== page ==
(1) Only ionized calcium reflects physiologic Ca. Serum Ca is influenced by albumin (need to correct or measure directly)
(2) alkalosis increases albumin binding

What are etiologies of hyperparathyroidism (primary and secondary?)

PRIMARY
adenomas (85%), hyperplasia (spont vs MEN 1/2A), carcinoma (<1%)
TERTIARY
after long standing secondary hyperpara (renal failure)-> autonomous nodule (require surgery)
Lithium (inc PTH)

What are the etiologies of familial hypocalciuric hypercalcemia (FHH)?

(1) Inactivating mutation in Ca sensing rec in parathyroid and kidney--> inc Ca set point +/- inc PTH (to a lesser degree than primary hyperpara)
(2) Acquired from autoAb to Ca sensing rec (rare)

FEca <0.01

What are the etiologies of malignancy leading to hypercalcemia?

(1) PTH-related peptide (PTHrP)--> humoral inc Ca of malignancy (e.g. squamous cell cancers, renal, breast bladder)
(2) Cytokines and 1,25 (OH)2D3 (hematological malignancies)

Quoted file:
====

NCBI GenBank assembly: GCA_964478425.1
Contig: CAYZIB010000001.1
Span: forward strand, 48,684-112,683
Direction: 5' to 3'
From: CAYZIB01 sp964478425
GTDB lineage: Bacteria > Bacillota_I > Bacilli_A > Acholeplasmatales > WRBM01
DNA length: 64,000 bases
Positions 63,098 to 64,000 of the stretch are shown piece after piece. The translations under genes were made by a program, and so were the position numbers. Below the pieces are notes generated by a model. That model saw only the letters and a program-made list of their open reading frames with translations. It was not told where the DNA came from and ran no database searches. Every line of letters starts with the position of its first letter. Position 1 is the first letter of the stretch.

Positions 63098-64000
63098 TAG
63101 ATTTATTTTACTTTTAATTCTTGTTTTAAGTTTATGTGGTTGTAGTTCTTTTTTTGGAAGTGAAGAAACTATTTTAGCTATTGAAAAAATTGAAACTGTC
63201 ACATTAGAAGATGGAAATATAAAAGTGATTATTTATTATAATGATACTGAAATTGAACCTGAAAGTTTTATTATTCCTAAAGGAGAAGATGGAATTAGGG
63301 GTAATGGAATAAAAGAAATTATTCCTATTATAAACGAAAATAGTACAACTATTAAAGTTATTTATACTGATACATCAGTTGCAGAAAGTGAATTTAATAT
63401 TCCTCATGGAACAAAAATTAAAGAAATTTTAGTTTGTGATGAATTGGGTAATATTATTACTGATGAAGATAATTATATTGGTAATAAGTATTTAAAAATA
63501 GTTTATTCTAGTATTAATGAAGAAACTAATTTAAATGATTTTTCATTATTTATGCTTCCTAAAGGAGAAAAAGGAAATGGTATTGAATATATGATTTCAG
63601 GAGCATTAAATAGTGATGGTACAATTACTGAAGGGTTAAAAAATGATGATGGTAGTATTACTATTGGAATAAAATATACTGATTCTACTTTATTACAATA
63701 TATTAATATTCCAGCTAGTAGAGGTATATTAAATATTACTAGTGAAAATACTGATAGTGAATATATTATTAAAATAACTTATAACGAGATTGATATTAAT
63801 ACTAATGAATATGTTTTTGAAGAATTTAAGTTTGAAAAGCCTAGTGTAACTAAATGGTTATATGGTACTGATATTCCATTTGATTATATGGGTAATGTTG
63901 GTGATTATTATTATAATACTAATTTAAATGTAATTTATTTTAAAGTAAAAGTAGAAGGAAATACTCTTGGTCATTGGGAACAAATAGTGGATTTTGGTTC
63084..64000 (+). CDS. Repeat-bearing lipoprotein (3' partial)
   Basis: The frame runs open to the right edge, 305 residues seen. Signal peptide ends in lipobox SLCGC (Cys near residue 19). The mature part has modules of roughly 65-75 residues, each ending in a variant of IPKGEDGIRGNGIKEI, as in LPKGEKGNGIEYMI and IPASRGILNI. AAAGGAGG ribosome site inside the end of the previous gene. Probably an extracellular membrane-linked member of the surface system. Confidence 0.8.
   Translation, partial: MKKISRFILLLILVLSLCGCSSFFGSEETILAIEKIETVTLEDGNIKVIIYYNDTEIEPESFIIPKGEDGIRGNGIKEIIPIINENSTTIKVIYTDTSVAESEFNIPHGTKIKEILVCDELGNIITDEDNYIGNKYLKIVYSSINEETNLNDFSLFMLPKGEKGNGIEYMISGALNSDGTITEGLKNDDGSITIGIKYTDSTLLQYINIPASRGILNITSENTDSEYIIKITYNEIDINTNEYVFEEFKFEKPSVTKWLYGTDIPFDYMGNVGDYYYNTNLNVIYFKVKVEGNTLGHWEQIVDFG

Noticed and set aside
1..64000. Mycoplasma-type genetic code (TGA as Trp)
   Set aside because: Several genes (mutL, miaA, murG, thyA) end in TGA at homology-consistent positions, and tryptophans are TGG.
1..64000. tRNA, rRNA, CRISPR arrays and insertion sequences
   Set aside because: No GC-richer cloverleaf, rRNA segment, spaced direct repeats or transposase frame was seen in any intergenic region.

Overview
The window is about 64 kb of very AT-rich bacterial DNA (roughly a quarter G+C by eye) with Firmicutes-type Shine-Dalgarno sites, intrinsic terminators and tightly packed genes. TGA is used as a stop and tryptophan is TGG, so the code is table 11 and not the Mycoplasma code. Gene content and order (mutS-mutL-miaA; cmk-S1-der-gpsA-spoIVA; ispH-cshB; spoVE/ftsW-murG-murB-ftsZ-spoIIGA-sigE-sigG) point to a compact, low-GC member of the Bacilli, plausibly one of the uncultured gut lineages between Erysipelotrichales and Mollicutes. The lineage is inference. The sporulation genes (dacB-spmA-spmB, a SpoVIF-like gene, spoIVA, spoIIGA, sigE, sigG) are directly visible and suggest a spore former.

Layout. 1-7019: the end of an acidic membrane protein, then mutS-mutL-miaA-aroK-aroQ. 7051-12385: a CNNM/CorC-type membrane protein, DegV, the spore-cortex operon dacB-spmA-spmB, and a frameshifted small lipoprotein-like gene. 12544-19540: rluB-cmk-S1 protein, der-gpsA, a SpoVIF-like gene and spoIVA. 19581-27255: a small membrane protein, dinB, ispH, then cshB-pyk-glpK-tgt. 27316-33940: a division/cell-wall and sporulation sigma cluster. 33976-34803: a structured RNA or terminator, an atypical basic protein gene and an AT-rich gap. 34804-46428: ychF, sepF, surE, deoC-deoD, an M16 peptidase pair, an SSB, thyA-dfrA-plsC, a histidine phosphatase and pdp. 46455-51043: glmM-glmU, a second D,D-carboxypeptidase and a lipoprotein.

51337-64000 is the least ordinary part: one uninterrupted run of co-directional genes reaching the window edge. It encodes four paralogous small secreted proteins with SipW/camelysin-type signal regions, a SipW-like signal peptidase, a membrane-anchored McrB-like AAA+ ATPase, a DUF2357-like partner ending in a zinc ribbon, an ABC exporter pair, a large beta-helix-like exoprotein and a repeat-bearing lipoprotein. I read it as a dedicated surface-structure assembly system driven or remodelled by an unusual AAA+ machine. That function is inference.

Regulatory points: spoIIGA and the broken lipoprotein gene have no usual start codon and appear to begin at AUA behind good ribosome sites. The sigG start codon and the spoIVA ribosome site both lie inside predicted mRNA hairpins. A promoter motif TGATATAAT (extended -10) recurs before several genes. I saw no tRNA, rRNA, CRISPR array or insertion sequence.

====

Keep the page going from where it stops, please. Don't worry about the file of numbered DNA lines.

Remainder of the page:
(3) local osteolysis (breast, myeloma)

What are the etiologies of Vitamin D excess hypercalcemia?

grandulomas (sarcoid, TB, histo, Wegener's)--> Inc 1-OH-> inc 1,25 (OH)2D
Vit D intoxication

What is the cause of hypercalcemia due to increased bone turnover?

hyperthyroidism
immobilization + Paget's Dz
Vitamin A

What are the etiologies of Hypercalcemia? What is most common in the inpatient population?

Hyperparathyroidism (primary and tertiary)
Familial Hypocalciuric hypercalcemia (FHH)
Malignancy
Vitamin D excess
Inc Bone Turnover
Thiazides,
Milk Alkali Syndrome
Adrenal Insufficiency

Inpatients: 45% cancer, 25% primary hyperpara, 10% chronic kidney disease--> tertiary hyperapara

What is the clinical manifestation of of hypercalcemia?